There are many passages in the Bible that speak of a judgment after death or at the end of the world where some go to eternal life and others to eternal punishment.  It should be noted that belief in Jesus Christ is not always the sole requirement to eternal life according to some passages and Christian traditions.  In Matthew 25 people are judged and condemned based on their care for those who are hunger or a stranger.  And the Roman Catholic church believes that certain types of sins will send you to Hell unless they are absolved by a priest.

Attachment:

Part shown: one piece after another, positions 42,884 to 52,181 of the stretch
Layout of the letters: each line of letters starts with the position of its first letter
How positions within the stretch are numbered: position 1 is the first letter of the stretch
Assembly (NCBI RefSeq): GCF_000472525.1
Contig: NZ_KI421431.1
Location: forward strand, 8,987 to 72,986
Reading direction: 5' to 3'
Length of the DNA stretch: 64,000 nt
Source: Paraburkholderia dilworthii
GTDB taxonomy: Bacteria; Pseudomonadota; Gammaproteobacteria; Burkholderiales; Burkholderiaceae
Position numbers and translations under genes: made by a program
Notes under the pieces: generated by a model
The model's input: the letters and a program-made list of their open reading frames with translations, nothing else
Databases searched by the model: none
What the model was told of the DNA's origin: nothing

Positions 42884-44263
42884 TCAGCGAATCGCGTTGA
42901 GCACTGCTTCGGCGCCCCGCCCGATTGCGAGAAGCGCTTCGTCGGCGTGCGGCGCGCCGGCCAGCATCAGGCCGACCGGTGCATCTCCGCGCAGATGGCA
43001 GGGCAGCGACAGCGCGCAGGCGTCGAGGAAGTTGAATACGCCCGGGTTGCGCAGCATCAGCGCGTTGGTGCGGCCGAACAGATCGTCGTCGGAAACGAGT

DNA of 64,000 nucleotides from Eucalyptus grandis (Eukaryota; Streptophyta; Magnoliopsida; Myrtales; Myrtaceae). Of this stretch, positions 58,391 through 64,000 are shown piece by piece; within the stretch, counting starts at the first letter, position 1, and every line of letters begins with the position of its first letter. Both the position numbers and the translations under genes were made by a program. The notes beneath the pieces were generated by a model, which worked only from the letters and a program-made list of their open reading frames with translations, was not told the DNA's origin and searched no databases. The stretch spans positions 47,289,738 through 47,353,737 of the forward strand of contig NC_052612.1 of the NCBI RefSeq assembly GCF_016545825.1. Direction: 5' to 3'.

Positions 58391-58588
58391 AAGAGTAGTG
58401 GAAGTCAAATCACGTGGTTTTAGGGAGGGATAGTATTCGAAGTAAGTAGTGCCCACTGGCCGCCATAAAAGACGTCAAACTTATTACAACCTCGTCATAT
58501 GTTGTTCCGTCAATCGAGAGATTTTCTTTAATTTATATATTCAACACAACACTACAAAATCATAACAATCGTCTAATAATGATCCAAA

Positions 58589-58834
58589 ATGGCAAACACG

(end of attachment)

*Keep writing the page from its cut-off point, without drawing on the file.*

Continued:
“Give me just one more last chance…”

Some Christians believe in “universal reconciliation.”  One expression of this belief states that there is a judgment after death, but those who do not believe in Jesus are not eternally damned, but instead God still reaches out to them and works for their eventual salvation.  This belief takes seriously the many passages from the Bible that emphasize God’s unfailing love, and God’s will that all creation be saved and redeemed (1 Corinthians 15:22, John 12:31, Roman 5:18).

Many early Christians believed some form of universal reconciliation.  Clement of Alexandria wrote that God never punishes (retaliates for evil) but instead corrects and  “chastises” to seek redemption and conversion.  Origen believed that someone spending eternity in Hell was a contradiction to the divine will, since God wants everyone to be saved.  As long as one person  remains in Hell then God’s will is stopped.